“Intelligently fearless” is not an oxymoron. It is possible to be fearless in an intelligent way and this combination is essential when working with young horses. Over the past couple of years, I have watched Lynsey Rowan, work with two young horses. Lynsey is the assistant rider and trainer for my coach Canadian Olympian Belinda Trussell. I spoke with her about the two young horses she is training.
Beau arrived at Oakcrest Farm as a six-year-old. His owner felt that he had excellent gaits and was showing great potential, and needed to be in a good program to allow him to develop these talents. Lynsey told me what Beau is like.
“When he first came he was worried about things. He was a horse that needed more time, in his body, to mature. Some young horses do need more time to mature and they will tell you they need this. Now that he is seven he is more confident and knows what to do with his body. You can’t push too soon. “
Lynsey then said something that, to me, indicated her intelligent approach to riding young horses.
“Riders need a half halt! Or try to address the issue in another way. If you do not do this you can set the horse back a year or more or…. forever! And why would I overstep with the horse? What is an extra three months.”
There is a plethora of opinions out there in the dressage world about what the horse should be doing at each age. At five they should be able to do this. At six they must be able to do that. This is the cookie cutter approach to bringing a young horse along and is not likely to lead to success. Lynsey has certainly done a wonderful job with Beau who is now a much more confident horse. At the recent Cornerstone Dressage Summer Festival Lynsey showed Beau in Training Level tests and achieved a spectacular score of 80%.
Feng de Lys
Feng came to Oakcrest as a three-year-old stallion. He had only been backed ten times. When Lynsey got on him for the first time Belinda held a lead rope as you never know how a youngster will react when they are this young and green. Feng seemed to be fine with a rider on his back but did not understand the aids when asked to go forward. He did get the idea but as Lynsey told me it was not simple for him.
“He was very confident in himself but didn’t know what he was doing. He was very wiggly and not interested in working or going forward. He wanted to just stand and hang out.”
So how did it progress?
“For the first year I would ride him three times a week, just sitting lightly on him, or taking him for a hack for 20 minutes to give him a basic understanding, not doing any real ‘work’. I realized quite early that he was very smart and could easily get bored. When I took him outside he was a different horse than he was in the indoor arena. I always kept the rides short and kept him interested. If he decided it was not interesting he would use his smarts to say “No! I don’t want to do this!”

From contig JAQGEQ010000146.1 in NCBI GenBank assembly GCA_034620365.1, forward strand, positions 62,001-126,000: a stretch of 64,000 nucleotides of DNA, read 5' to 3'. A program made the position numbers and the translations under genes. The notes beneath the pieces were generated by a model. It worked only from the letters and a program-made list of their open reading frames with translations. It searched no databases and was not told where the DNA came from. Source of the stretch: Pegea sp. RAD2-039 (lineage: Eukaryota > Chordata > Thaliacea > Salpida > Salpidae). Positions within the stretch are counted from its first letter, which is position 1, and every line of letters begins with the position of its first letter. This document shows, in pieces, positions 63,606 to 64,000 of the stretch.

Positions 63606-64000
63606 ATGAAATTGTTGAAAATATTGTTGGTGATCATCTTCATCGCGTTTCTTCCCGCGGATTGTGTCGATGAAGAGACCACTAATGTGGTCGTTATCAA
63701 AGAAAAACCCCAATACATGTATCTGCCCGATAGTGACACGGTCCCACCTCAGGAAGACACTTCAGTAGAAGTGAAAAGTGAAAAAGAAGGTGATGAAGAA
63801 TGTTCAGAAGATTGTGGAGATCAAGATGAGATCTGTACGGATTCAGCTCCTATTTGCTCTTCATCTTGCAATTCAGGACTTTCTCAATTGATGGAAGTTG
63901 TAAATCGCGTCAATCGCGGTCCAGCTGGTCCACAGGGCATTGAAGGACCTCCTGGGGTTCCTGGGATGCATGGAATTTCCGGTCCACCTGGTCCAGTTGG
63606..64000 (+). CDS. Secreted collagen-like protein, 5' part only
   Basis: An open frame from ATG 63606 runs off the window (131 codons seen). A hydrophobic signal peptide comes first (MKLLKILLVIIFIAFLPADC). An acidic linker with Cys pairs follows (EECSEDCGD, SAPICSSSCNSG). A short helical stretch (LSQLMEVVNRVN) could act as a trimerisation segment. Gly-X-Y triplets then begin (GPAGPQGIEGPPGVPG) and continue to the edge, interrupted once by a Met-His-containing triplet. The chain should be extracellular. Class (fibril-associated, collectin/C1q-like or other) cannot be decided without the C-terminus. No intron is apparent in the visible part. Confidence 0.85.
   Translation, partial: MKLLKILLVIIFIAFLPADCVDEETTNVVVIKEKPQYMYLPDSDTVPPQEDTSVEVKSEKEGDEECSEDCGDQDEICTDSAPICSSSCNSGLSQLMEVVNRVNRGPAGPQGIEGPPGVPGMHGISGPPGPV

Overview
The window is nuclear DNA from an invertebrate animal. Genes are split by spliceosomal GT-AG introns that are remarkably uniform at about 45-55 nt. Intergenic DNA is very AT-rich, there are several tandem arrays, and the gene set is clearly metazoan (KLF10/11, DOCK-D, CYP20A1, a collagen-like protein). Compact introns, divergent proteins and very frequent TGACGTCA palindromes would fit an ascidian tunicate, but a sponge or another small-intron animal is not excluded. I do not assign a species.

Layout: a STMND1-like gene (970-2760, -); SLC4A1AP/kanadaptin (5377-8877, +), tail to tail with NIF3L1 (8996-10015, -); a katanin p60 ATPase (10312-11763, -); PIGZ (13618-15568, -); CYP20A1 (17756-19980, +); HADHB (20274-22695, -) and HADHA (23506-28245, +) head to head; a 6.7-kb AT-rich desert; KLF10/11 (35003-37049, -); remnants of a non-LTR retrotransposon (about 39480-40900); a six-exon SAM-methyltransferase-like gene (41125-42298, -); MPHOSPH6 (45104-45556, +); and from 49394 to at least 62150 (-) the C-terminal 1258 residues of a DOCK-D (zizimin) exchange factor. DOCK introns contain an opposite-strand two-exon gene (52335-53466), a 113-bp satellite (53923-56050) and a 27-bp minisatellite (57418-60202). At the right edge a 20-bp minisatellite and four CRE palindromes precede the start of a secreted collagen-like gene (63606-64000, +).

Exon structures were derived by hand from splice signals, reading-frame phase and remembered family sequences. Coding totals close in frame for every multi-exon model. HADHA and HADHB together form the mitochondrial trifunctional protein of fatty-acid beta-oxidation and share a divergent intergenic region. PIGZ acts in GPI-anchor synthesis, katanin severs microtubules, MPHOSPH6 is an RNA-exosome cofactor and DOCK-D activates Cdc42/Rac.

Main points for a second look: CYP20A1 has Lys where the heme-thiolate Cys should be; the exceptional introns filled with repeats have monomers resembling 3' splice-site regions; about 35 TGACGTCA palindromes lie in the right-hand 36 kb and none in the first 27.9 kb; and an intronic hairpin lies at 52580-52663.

After his first year in training it was decided that since his owner wanted him to be a competition horse he would be gelded. Some stallions can go to shows and still maintain focus others cannot. It had become clear that Feng was a stallion who would not be able to keep his mind on the competition. It would make showing him very difficult so the decision was made to geld him. He had sperm collected before he was gelded so there could still be some Feng offspring in the future.
Now at five Lynsey has started to compete with him and he also went to the Cornerstone Dressage show. Lynsey showed him First Level and he scored a 75%. Clearly First Level was not difficult for him. And what are the plans for the future?
“Maybe he will do the FEI six-year-old test next year. We’ll see where he’s at. The six-year-old test has to be crisper and has a flying change.”
Lynsey stressed the importance of evaluating each step of the training as she goes along.
“The young horse can be confident when you are careful as to what is introduced and when. They don’t want too many surprises. You have to take as long as they take.”
But that does not mean they just get to do whatever they want!
“It has to be black and white. When I say ‘go forward! Now!’ there must be a response. I cannot back off for a second until it is clear to them what I am asking for. Sometimes it can take ten minutes sometimes much longer until I get the point across.”
“The most important thing is consistency. This is how you describe the job to them. If I am not consistent it can only take one day to go right off the rails.
“When something goes wrong or something happens it is how it is addressed that matters. If it is not nipped in the bud it can become a bigger problem.”
And finally, what is the most important thing about training a young horse?
“The horse must come first. Always the horse first and not the expectations of the rider.”